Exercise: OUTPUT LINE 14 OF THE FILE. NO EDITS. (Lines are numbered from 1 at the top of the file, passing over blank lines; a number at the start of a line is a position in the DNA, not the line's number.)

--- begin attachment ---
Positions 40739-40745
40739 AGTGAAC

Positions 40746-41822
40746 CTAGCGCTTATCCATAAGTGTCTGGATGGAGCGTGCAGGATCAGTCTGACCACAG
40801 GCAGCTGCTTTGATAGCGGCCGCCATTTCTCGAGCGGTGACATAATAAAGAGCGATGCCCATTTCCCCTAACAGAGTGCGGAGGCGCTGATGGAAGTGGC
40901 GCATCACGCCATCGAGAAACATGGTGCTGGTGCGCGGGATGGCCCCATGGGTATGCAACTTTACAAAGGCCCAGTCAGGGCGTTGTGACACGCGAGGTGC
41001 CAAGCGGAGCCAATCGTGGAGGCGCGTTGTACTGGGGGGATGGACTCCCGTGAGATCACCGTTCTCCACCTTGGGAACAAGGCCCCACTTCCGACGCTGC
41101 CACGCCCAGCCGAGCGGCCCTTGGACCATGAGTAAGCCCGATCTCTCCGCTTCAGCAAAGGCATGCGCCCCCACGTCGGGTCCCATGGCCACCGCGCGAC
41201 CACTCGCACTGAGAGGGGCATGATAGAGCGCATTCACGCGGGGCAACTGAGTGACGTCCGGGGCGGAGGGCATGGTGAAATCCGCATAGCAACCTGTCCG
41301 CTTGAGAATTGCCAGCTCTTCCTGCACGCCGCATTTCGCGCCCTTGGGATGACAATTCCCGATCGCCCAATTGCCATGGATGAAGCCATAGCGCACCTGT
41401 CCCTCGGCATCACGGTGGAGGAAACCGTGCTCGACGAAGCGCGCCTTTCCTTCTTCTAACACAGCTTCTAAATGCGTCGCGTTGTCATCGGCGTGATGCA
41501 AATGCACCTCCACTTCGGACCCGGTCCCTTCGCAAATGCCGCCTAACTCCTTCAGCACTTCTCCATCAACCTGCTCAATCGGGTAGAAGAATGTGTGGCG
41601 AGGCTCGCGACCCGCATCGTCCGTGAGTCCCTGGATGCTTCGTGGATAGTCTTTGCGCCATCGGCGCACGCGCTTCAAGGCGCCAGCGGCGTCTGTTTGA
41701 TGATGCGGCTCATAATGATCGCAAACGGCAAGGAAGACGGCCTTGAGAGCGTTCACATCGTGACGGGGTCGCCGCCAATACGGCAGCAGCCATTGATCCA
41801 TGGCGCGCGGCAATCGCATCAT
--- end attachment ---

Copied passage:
41701 TGATGCGGCTCATAATGATCGCAAACGGCAAGGAAGACGGCCTTGAGAGCGTTCACATCGTGACGGGGTCGCCGCCAATACGGCAGCAGCCATTGATCCA